A recent report puts Jakarta’s notoriously dreadful traffic in first place on a list of bad traffic cities throughout the world. I have to say I am not in the least bit surprised. It is easily the worst I have witnessed, anywhere. This seemed like a good time to look at traffic in the region and compare the major cities traffic in Southeast Asia. I have been very lucky, I’ve travelled around the world fair bit, and I thought I had seen bad traffic, but nothing compares to bad Asian traffic. It can on occasion be intolerable. It did not surprise me that no less than THREE of our cities feature in a list of the worst traffic in Southeast Asia, with Indonesia, providing TWO of them!
This report, by Castrol, is based on scientific data garnered from Tom Tom use across the globe. The data measured the number of stop-starts drivers encounter in all the world’s major cities and the data may surprise a few, who would claim other cities to be worse. Personal experience is by know means accurate, one would think that this data is a far more accurate measure of a world problem that is getting worse.
How did the Castrol Magnatec Stop-Start index make its calculations? Well in their own words: “Drivers in many metropolitan areas around the globe have contributed trillions of anonymous GPS based measurements on an opt-in basis. With millions of TomTom GPS navigation devices already in use, and growing every day, the historical traffic information collected in this way gives valuable insight into the traffic situation on the road network throughout the day. Using a specially devised algorithm, we are able to calculate the number of stops and starts encountered during a trip. By applying this calculation to thousands of users and journeys, we can accurately measure the stop-start average per kilometre within defined city limits.” They then multiplied this number by the average distance driven per year.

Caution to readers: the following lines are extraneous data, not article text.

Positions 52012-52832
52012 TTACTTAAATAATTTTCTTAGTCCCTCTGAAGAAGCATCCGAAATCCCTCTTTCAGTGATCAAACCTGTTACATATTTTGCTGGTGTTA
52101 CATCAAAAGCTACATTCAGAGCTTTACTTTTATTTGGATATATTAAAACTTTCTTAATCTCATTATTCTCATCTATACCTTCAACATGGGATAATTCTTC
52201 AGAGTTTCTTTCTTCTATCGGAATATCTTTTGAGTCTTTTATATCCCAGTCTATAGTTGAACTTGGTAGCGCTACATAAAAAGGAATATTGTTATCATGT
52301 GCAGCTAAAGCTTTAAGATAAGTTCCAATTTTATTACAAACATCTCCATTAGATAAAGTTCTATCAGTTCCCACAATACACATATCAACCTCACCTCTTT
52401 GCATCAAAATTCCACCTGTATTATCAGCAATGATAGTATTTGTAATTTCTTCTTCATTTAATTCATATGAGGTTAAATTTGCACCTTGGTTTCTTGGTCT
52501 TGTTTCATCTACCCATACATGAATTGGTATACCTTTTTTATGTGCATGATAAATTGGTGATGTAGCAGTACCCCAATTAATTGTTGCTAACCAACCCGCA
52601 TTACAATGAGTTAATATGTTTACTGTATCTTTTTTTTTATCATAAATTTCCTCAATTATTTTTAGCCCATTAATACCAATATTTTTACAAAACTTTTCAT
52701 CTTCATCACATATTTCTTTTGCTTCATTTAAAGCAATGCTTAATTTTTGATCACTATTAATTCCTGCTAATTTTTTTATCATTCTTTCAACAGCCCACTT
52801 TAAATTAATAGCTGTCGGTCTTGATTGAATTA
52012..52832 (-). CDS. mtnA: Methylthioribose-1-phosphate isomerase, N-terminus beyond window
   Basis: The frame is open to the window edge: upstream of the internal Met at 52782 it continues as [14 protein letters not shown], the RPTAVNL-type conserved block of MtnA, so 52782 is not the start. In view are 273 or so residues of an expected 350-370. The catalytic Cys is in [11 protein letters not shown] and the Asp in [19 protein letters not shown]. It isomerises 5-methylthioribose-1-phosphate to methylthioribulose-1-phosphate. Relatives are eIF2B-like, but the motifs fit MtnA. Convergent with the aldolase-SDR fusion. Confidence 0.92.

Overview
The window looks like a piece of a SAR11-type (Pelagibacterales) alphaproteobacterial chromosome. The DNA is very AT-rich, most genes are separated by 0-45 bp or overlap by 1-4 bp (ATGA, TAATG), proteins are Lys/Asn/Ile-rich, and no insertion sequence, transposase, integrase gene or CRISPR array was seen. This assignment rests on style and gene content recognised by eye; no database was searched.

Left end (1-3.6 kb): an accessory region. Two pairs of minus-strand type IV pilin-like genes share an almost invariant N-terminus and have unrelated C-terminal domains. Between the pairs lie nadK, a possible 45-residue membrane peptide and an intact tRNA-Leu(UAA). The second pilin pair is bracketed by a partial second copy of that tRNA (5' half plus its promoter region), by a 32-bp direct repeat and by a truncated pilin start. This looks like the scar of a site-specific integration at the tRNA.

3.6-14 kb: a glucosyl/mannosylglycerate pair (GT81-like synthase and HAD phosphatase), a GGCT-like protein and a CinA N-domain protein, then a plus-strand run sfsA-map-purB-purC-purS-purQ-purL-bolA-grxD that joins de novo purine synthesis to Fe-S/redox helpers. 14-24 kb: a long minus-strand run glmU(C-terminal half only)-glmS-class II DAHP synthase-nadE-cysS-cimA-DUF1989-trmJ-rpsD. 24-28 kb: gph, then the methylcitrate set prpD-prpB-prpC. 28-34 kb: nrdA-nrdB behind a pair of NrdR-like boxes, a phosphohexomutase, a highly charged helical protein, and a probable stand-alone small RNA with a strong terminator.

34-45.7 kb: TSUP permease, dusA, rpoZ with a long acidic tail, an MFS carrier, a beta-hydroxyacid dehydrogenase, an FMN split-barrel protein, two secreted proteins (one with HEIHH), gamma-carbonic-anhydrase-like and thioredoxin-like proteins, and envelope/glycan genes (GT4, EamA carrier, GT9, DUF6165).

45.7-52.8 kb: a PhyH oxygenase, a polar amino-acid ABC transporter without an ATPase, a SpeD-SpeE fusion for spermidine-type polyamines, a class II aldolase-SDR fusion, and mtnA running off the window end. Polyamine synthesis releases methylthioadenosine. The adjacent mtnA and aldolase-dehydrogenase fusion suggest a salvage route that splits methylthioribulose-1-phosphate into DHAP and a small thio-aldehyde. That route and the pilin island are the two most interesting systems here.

Placing Jakarta in an unenviable first place as having the worst traffic in Southeast Asia and indeed the world, the Index is merely telling many of us what we already knew. Jakarta had an incredible number of 33,240 Stop-Starts. Compare this to the figure of 9,360 for another notoriously bad city, Los Angeles, and you get an idea of the scale of the problem. Los Angeles has immensely more cars than Jakarta, but it undoubtedly moves better. When I have been in Jakarta I have found it almost unbearable. No matter where we went and no matter what time of day, it seemed that we were in for a 90 minute journey. Trips that would take 15 minutes on my motorbike in Saigon, were an hour and a half.
Fourth on the list is Surabaya also in Indonesia with a number of 29,880. This is a real problem in this part of the world and one which will seemingly get a lot worse before it gets better. Indonesia’s second city has a population estimated at 3.1 million, on a bad day it seems like they are all on the roads at once. This is one of the busiest ports in the region and acts as a major transport hub between the capital Jakarta and Bali.